Most Americans will reflect on 2001 with a wide range of emotions, many of them unpleasant.
If you took a poll, sadness and anger would probably top the list. I've experienced plenty of both. On a personal level, one of my close relatives committed suicide last spring. I also have a good friend who was seriously hurt when his car was struck by another vehicle that was being chased by police. And the events of Sept. 11 rocked the entire country.
The sadness tends to come on slowly and linger. Anger is much more spontaneous and disconcerting. Sometimes it's hard to control the impulsive reactions generated by intense hostility. A person with vivid firsthand experience in this regard was Paul Hume, longtime music critic for The Washington Post, who passed away in November. I think of him often when I feel myself getting mad about events that have caused tumult in my life.
Mr. Hume provoked one of the most famous outbursts of presidential anger in the 20th century. It happened in December of 1950, a time when most of the country was feeling gloomy and uncertain about the future, not unlike right now. Allied forces in Korea had been sent reeling by the intervention of the communist Chinese Army. A wider war seemed inevitable. On Tuesday, Dec. 5, President Truman got an added shock when his longtime friend and press secretary, Charlie Ross, died at his desk.
That night, Truman attended a singing performance by his daughter, Margaret. Hume's review appeared the next morning, and it was stinging. Basically, he said Margaret wasn't very good and, "cannot sing with anything approaching professional finish." When the president saw the review, he dashed off 150 words of vitriol in response. A detailed account of the episode is available in David McCullough's wonderful biography of Truman, and the details are truly unfortunate.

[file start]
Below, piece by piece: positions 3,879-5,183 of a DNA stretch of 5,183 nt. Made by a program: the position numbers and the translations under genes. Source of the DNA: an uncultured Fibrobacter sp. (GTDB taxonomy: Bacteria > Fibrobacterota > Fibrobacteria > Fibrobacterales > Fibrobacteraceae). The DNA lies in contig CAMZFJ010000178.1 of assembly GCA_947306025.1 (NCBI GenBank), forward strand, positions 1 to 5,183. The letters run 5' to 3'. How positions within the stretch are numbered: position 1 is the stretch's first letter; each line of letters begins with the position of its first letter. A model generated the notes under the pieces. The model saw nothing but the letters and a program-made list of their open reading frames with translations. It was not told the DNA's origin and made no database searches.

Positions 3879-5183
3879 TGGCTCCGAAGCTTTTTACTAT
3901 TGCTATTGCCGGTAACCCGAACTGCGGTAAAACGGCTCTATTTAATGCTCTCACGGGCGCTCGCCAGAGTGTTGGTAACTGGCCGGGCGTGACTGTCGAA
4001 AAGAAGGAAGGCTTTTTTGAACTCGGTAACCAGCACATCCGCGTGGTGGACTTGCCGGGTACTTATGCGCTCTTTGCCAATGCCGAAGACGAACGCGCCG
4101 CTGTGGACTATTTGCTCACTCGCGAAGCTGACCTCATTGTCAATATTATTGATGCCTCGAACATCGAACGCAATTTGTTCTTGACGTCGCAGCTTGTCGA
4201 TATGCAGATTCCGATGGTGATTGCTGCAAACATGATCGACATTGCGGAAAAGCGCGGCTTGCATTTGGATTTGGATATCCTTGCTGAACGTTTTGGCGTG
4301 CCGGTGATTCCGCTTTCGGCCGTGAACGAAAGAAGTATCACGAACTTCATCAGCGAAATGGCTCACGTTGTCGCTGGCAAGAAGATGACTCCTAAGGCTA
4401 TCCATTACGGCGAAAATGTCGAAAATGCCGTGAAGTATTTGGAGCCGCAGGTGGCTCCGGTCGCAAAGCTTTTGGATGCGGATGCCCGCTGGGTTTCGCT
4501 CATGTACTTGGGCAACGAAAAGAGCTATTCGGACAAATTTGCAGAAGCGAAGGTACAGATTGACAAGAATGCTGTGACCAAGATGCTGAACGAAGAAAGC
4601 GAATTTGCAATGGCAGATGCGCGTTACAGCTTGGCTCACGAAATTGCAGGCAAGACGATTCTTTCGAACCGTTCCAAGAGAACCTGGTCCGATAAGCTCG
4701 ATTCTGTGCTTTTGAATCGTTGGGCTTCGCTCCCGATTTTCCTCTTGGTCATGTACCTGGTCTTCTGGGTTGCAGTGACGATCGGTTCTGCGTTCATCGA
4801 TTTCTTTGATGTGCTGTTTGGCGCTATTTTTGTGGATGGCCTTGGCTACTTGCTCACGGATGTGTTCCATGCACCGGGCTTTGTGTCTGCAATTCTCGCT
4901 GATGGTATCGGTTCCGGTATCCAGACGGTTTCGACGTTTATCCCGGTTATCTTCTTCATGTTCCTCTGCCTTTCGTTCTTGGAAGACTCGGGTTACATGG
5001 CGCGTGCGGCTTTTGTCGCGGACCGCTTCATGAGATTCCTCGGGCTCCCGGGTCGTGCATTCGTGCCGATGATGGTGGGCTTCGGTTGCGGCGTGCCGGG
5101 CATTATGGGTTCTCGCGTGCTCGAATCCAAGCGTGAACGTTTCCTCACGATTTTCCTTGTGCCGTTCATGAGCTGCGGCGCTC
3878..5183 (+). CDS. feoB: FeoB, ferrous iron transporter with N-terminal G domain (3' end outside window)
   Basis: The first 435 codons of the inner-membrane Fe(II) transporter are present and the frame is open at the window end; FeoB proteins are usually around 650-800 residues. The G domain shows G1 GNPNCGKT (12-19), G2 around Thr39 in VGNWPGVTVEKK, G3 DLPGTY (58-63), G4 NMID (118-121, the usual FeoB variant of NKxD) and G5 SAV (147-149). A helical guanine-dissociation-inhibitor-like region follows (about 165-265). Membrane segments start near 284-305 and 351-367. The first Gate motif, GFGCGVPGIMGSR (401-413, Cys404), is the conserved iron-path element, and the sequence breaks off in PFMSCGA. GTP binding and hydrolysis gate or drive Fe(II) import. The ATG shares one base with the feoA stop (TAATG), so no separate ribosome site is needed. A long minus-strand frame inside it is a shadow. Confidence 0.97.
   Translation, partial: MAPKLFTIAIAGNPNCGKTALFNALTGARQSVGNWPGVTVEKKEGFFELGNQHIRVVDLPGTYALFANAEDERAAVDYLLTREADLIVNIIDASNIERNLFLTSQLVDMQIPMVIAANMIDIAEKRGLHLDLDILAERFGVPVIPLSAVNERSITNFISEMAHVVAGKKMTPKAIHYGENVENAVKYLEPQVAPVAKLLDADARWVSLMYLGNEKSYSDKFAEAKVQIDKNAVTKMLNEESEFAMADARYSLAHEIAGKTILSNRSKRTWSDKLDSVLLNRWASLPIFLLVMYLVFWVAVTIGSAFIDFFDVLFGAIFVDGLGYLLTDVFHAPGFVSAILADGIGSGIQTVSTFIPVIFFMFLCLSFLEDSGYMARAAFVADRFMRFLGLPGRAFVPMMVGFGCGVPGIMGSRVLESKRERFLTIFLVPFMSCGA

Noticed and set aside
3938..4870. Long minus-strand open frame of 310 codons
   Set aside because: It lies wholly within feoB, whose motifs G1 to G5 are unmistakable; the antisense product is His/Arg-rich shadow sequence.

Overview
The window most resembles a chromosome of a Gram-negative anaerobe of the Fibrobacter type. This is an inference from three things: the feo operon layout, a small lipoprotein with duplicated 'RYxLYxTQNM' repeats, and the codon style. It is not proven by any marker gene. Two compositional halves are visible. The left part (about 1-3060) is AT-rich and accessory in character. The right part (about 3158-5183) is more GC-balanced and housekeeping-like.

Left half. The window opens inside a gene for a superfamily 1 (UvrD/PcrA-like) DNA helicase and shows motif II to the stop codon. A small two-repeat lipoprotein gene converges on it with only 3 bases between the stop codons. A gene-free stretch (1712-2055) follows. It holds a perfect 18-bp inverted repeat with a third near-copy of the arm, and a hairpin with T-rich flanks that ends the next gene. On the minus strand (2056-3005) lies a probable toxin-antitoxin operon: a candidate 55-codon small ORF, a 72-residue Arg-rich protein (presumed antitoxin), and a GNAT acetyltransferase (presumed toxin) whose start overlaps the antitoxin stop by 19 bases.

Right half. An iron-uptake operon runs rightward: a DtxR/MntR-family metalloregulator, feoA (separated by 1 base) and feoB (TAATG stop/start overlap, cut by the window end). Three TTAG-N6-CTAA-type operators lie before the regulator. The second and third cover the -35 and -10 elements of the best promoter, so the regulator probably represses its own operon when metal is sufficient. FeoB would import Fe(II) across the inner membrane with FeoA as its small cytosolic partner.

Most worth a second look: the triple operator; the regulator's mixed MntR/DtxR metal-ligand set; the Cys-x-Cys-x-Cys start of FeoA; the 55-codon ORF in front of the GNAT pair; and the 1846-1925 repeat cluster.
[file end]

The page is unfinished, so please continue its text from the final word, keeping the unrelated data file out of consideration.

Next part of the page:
Truman's letter said, among other insults, "Someday I hope to meet you. When that happens, you'll need a new nose [and] a lot of beefsteak for black eyes .... " I know exactly how Truman felt.
I have been that angry myself at times during the past year. But anger almost never produces any positive outcome. A copy of the letter was printed by The Washington News, and it caused a PR disaster. Truman's political enemies said it was clear evidence that he was unfit to lead the country, and might be emotionally unbalanced.
I'm not saying we should keep anger suppressed. It's part of being human. I've written letters very similar to Truman's, including some that were even more inflammatory. But over the years I have learned that the best thing to do is put them away in my desk, throw them away later, and move on.
If you let anger hang around, it eventually smothers all traces of optimism. And I do try to remain optimistic.
So I will do my best to sound enthusiastic when the clock rings in Jan. 1, 2002, and the cheers go up for a happy new year. We all need one.